With a focus on Andrew Lloyd Webber’s sumptuously melodious score, the new chamber-sized production of The Woman in White avoids the excesses of the original staging, allowing the gripping Victorian melodrama to be enjoyed purely on its own merits.
As artistic director, Thom Southerland is carving out a special place for Charing Cross Theatre on the London theatrical landscape. Scaled down productions of musicals with beautiful scores allows full attention on the singers, and Southerland, as director of The Woman in White, has gathered another set of beauties.
The original 2004 staging of The Woman in White made use of new technology to create the scenery entirely from animated projections. There was a novelty to this approach but, ultimately, no lasting benefit. With well-placed faith in the strength of its material, this lean production respects audience intelligence, striking a human connection that is further enhanced by the relative intimacy of the performance space.
Adapted from the serialised 1859 Wilkie Collins novel, the collaboration of Charlotte Jones (book) and David Zippel (lyrics) has resulted in an efficient and entertaining telling of a genuinely gripping mystery. The through-sung musical includes sufficient charming Lloyd Webber melodies as to provide elegant accompaniment of exposition scenes, avoiding the sometimes clunky effect when dialogue is set to music. The Big Songs, neatly embedded in the continuous flow of music, are eminently hummable.
After an ominous prologue, a love triangle promptly springs between half-sisters Marian Halcombe and Laura Fairlie and their handsome new art tutor Walter Hartright. The first four songs establish these young characters, and culminate in the gorgeous duet “I Believe My Heart,” as Laura and Walter realise their love.
The Woman in White is best enjoyed with no further knowledge of the surprises and secrets in store.
Southerland makes excellent use of the Morgan Large’s deliberately simple scenic design, creating the sense of distance and adjacent spaces through the actors’ positioning and focus. The actors’ complete commitment to their characters allows the audience to easily suspend disbelief and enjoy the thrilling ride.
Rick Fisher’s lighting design creates a brooding atmosphere, and his creative use of coloured back lighting creates a range of modes for the main rear arch design.
Costume design, by Jonathan Lipman, is a clear feature of the production. Lipman provides a very impressive number of gorgeous gowns for the female characters, and conveys the wealth of the lead male characters with rich, dark colours. Highlights include each of Laura’s white gowns, Sir Percival Glide’s green velvet coat, and Glide and Count Fosco’s decorative vests while gambling.
Musical director Simon Holt expertly leads an orchestra of ten musicians, creating a full, rich sound despite the somewhat reduced orchestrations. Andrew Johnson’s sound design is comfortably loud and perfectly balanced between vocals and instrumentals so that every precious word is easily heard.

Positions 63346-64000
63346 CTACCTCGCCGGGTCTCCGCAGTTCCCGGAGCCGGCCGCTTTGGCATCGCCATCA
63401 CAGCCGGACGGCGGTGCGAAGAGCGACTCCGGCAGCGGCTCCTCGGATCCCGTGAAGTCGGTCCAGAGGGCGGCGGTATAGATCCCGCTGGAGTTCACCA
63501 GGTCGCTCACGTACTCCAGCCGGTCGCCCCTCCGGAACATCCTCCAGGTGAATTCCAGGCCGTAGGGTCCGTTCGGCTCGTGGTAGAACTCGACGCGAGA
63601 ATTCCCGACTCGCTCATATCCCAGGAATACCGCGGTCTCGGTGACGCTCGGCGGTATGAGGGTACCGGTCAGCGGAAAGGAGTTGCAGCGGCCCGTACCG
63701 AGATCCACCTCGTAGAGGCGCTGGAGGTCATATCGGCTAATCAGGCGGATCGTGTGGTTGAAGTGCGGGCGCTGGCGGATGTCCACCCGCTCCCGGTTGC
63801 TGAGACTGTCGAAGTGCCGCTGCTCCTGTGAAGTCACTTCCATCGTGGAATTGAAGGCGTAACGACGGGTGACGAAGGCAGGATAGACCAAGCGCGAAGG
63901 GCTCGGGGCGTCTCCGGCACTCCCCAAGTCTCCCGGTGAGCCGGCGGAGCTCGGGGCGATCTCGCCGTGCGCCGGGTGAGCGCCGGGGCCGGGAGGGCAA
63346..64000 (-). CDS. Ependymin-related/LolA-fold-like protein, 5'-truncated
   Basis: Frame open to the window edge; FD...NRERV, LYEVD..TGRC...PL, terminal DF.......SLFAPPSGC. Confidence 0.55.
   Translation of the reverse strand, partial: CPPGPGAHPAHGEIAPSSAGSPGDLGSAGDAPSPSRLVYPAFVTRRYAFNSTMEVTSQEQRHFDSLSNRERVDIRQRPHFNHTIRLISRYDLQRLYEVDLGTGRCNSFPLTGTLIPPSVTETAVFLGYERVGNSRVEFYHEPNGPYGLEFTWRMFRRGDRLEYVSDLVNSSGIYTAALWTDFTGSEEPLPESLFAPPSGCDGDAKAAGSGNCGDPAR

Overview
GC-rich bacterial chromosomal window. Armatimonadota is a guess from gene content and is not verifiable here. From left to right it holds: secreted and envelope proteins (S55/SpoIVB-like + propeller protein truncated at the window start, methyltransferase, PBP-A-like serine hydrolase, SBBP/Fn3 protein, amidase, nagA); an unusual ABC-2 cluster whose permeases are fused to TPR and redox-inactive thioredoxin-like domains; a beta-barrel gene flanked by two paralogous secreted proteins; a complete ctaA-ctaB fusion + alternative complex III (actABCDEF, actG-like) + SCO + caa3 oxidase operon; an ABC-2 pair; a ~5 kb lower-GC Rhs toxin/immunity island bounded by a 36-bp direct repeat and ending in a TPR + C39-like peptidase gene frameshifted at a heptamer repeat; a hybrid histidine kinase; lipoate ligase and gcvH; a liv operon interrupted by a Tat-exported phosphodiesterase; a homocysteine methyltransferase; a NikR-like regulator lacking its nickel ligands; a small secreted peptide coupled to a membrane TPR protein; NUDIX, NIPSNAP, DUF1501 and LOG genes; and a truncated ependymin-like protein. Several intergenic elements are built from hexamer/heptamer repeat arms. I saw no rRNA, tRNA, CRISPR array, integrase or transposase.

The beautiful singing starts with highly experienced actors Carolyn Maitland and Anna O’Byrne as sisters Marian and Laura, joined by Ashley Stillburn as Walter. The quality continues with Chris Peluso as Sir Percival Glide and Greg Castiglioni as Count Fosco. The pleasure of hearing these voices sing Lloyd Webber’s music is a chief attraction of the production.
Maitland drives the action with great conviction as she portrays Marian’s deep sisterly love for Laura and her unrequited love for Walter. (Think of Marian as Angelica Schuyler, where Laura is Eliza and Walter is Alexander Hamilton).
O’Byrne is heavenly casting as Laura, garnering full audience sympathy and affection for the imperilled, fragile young woman.
Sophie Reeves captures the helpless frustration of Anne Catherick, enhancing the mystery with her portrayal of Anne’s impervious anxiety. On the couple of occasions that Reeves, O’Byrne and Maitland sing together, the sound is absolutely angelic.
Stillburn deepens the heroic Walter with unflagging intensity. Stillburn’s delivery of act two ballad “Evermore Without You” provides the strongest possible case that the song should be as highly rated in the Lloyd Webber canon as hits such as “Love Changes Everything.”
Peluso plays against type as the villainous Sir Glide, eschewing the moustache twirling to simply play a relentless, immoral man who believes he is in the right.
Castiglioni reinvents Count Fosco as a vainglorious hedonist with a bubbling undercurrent of good conscience. Castiglioni’s delivery of “A Gift For Living Well” and “You Can Get Away With Anything” are joyful highlights, providing much-needed moments of levity amidst the heavy drama.
Anthony Cable provides strong support as curmudgeonly elder Mr Fairlie, creating a rounded character from the broad strokes provided.
To enjoy the best musical theatre singing in London at off-West End prices, The Woman White is highly recommended.
The Woman in White was reviewed 7.30pm Thursday 18 January 2018 at Charing Cross Theatre, London, where it plays until 10 February 2018.
Photos: Darren Bell